‘No evidence’ pension fund TCFD reporting driving change on climate

Some pension funds ‘only viewing it as a compliance obligation’

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Laura Miller

UK pension funds are being hampered in their Task Force on Climate-related Financial Disclosures (TCFD) by unreliable or limited data, and need clearer guidance from the government on how to report, according to research.

Analysis from Pensions for Purpose, which helps pension funds invest for impact, found most pension funds are not yet using their TCFD reporting to inform and drive their climate investment strategy.

From the pension funds interviewed there was “no strong evidence” the rules were driving climate action.

This was partly due to limitations in data and partly due to the infancy of TCFD reporting, with some pension funds “only viewing it as a compliance obligation”.

Mandatory requirements to produce annual TCFD reports were introduced for £5bn+ pension schemes and master trusts on 1 October 2021, and extended to include £1bn+ schemes in October 2022, with plans to bring smaller schemes into the rules in due course.

The UK’s department for work and pensions introduced the requirement to make TCFD reporting mandatory to drive change in climate action.

However this latest research suggests while pension funds place high importance on the proper training of board members on climate risk management, many are struggling with the rules.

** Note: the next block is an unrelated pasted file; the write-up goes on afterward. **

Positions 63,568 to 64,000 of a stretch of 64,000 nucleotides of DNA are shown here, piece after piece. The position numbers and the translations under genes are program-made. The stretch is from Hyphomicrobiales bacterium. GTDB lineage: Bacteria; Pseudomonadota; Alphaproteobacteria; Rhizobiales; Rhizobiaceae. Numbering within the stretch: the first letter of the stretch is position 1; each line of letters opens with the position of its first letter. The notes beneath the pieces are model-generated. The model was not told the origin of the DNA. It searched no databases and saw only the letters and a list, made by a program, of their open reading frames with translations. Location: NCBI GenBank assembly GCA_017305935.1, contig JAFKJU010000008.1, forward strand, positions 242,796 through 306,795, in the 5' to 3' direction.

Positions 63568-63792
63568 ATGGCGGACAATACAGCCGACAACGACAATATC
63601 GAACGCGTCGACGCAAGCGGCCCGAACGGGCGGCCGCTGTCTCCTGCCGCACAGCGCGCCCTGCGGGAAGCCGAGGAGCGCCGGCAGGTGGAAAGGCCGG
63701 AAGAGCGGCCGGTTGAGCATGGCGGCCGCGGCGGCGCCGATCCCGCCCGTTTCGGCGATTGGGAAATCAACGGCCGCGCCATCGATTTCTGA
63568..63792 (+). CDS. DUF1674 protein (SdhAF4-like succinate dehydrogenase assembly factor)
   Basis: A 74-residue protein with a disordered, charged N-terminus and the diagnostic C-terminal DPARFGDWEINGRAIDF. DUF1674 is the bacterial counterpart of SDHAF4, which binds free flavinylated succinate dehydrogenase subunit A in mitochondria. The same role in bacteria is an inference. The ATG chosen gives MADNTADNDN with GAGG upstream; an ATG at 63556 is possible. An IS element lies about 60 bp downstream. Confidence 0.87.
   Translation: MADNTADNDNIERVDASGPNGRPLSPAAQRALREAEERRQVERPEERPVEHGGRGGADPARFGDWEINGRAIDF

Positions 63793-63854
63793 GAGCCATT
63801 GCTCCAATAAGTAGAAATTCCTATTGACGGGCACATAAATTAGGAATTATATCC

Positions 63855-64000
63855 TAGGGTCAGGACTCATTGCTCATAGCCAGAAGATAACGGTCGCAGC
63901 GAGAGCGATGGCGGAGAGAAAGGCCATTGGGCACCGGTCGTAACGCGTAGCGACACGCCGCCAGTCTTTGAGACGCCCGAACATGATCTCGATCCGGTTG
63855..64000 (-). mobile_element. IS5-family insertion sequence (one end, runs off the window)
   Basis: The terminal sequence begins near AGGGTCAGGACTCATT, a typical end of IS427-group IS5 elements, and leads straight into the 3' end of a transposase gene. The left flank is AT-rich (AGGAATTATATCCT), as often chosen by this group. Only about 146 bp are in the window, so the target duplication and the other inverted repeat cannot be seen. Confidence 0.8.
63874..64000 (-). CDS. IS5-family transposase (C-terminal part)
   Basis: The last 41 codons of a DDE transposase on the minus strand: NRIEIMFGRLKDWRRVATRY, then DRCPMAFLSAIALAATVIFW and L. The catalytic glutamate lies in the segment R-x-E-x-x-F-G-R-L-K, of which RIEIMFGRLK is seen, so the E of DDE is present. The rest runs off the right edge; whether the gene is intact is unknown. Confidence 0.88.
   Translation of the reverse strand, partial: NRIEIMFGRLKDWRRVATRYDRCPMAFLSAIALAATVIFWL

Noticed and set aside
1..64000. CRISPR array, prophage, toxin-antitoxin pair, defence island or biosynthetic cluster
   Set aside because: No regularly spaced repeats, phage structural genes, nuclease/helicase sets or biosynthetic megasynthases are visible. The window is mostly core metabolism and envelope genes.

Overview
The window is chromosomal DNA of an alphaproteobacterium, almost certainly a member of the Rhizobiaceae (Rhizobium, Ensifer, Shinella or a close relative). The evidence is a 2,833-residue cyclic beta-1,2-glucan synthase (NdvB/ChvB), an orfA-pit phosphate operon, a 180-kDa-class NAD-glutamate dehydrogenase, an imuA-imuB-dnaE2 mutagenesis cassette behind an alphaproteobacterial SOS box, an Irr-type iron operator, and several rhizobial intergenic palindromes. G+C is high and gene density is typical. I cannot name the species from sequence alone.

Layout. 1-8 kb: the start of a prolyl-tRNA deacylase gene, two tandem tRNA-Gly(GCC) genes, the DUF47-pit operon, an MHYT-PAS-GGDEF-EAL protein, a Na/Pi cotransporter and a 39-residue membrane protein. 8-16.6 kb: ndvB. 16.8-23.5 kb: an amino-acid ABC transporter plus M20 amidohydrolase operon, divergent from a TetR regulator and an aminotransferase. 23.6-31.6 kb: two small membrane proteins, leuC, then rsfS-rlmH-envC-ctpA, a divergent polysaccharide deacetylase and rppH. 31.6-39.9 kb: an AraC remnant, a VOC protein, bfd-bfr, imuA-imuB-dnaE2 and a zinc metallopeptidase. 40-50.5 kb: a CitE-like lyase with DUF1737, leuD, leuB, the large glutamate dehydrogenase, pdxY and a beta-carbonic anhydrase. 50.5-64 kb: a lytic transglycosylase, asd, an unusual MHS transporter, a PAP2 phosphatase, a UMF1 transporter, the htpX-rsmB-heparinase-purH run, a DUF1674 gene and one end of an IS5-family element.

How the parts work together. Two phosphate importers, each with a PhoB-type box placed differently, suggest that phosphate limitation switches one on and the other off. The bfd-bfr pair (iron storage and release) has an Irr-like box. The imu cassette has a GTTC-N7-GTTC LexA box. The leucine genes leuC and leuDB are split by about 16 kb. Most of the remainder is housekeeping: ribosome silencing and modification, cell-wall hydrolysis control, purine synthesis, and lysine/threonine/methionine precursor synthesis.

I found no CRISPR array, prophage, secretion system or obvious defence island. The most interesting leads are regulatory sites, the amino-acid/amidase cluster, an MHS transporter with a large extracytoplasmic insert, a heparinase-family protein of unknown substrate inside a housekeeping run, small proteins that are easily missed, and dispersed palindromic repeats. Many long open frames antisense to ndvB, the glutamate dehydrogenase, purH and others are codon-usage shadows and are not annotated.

Pension TCFD challenges

Key challenges were around unreliable or limited data, the credibility of carbon offsets and inconsistent metrics between asset classes. 

Complexities around climate risk calculations were also cited, with the report finding pension funds would benefit from clearer guidance from the UK government on striking a balance on fiduciary duty.

At the moment some funds are advocating for risk-adjusted returns while others favour considering the long-term impact on the world.

Karen Shackleton, chair and founder of Pensions for Purpose said: “More government guidance for TCFD reporting on climate risk, as part of their investment risk assessment, would help trustees balance the pursuit of risk-adjusted returns with climate responsibility.”

Carbon offsets are not widely used in TCFD reports due to questions about their credibility and, while most pension funds see scenario analysis as useful, it currently has limited application, the report found. 

Pension funds are also experiencing a mismatch between assessment and mitigation of climate risks, as “schemes are finding the effort to calculate climate risk disproportionate to the effort to address it”.

TCFD data issues

The research found 75% of pension funds use their investment consultants to interpret data for TCFD reports, while the remainder either ask their asset managers for the data or go directly to data source providers for improved data integrity.

Cameron Turner, the Pensions for Purpose research analyst on the report, said the primary issue in using TCFD reports for pension funds is data. 

He said: “The challenges include inconsistent data between asset classes and difficulties in comparing data from different asset managers, and conflicting views on whether to calculate Scope 3 emissions.

“There are also worries over improvements in data quality increasing the reported carbon intensity of the portfolio, skewed emissions data due to market-value-based emissions intensity metrics, and the use of rolling back data, which can alter it.”

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